Should Milwaukee Public Schools implement a 4-day school week?

NOW: Should Milwaukee Public Schools implement a 4-day school week?

MILWAUKEE (CBS 58) -- A town hall meeting Wednesday focused on a resolution to implement a four-day school week for Milwaukee Public Schools. The plan would not give students and staff a day off, rather focus the fifth day on non-academic activities.

The resolution was drafted by Aisha Carr, district #4 school board director. Carr stressed that her resolution is focused on a feasibility study to implement a four-day school week. She says she's not suggesting that it should happen or that it should not, rather asking that the board consider looking further into how it could work.

Director Carr says the main goal of Wednesday's town hall was to inform and include the community in the idea of restructuring the school week for MPS and to garner support.

In exchange for the fifth day for non-academics, there would be 50-minutes of additional instructional time added to the four days of the week that would be focused on intensive academic work. This would ensure the district still meets requirements for learning time set by the Wisconsin Department of Instruction.

"The fifth day would focus on mandatory professional development, planning for educators and community building," said Carr.

For students, the fifth day would call for mandatory extended learning opportunities like internships, paid apprenticeships, mental health services, and other programs. 

Director Carr says the idea is that this additional day would help improve the students' social and emotional health and benefit students of color who are often disproportionately impacted within the education system.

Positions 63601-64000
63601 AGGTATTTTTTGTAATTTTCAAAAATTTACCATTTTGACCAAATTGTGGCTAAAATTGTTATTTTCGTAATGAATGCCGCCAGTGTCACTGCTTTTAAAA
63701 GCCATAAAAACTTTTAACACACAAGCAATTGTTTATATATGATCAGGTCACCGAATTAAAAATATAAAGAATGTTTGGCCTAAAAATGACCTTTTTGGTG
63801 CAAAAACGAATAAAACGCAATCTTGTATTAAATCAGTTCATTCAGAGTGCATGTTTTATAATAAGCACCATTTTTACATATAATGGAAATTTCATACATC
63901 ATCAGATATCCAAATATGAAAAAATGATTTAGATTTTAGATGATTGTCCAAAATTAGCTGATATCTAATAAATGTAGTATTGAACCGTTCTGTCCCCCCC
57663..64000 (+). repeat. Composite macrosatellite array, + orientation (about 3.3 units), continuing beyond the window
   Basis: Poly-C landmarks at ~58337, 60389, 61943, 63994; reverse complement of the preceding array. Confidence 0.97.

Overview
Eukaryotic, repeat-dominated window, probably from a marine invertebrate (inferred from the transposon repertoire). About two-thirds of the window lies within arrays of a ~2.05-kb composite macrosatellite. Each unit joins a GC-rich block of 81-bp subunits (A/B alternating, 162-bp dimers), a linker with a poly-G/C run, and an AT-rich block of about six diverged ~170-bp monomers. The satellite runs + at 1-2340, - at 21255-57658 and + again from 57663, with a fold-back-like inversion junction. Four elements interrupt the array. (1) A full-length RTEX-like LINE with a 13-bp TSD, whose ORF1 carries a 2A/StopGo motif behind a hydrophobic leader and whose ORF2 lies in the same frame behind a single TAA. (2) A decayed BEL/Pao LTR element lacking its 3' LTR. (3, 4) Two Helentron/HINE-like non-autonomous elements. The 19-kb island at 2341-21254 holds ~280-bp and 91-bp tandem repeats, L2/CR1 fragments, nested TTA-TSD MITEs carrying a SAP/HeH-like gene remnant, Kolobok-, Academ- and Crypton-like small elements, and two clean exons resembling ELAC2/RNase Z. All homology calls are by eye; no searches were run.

"Mental health disparities pre-date COVID but as we see now they are more prevalent again. Black and Brown children are disproportionately represented in many aspects relative to mental health disparities as we see in our community," said Carr.

She also points to benefits this plan could have for community engagement, addressing teacher shortages, and crime.

"Violence has spiked out of control and it seems the victims are getting younger and younger," she said. 

Carr says it's time to try something different. "We have to take an aggressive and more innovative approach," said Carr.

Many community members in attendance at the town hall say they agree, something needs to change.

"There are different learning styles that children have and if we're not aware of those or at least have the desire to learn how those children learn, we can't be effective," said Terence Ray.

Others mentioned the plan could provide needed flexibility for teachers.

"You can share information, gain access to ideas and you have the opportunity to sit down and discuss philosophy or what works for you in the classroom," said Albra McFadden, a former teacher.

There were however some people who had concerns. "My concerns aren’t with the plan itself but rather how it would be executed and accountability structures to ensure the professional development and training and providing of services is meaningful for students and teachers," said Chayce Cornette.

Director Carr says she's open to ideas and just wants the plan to be considered citing research-based data. She also mentions that there are hundreds of districts nationwide already implementing a form of a four-day school week. 

The MPS board Committee on Student Achievement and School Innovation will take up this resolution on March 10 at 5:30. Carr is asking those in support to submit written letters or attend the virtual meeting to share their thoughts.

Sample Schedule Director Carr

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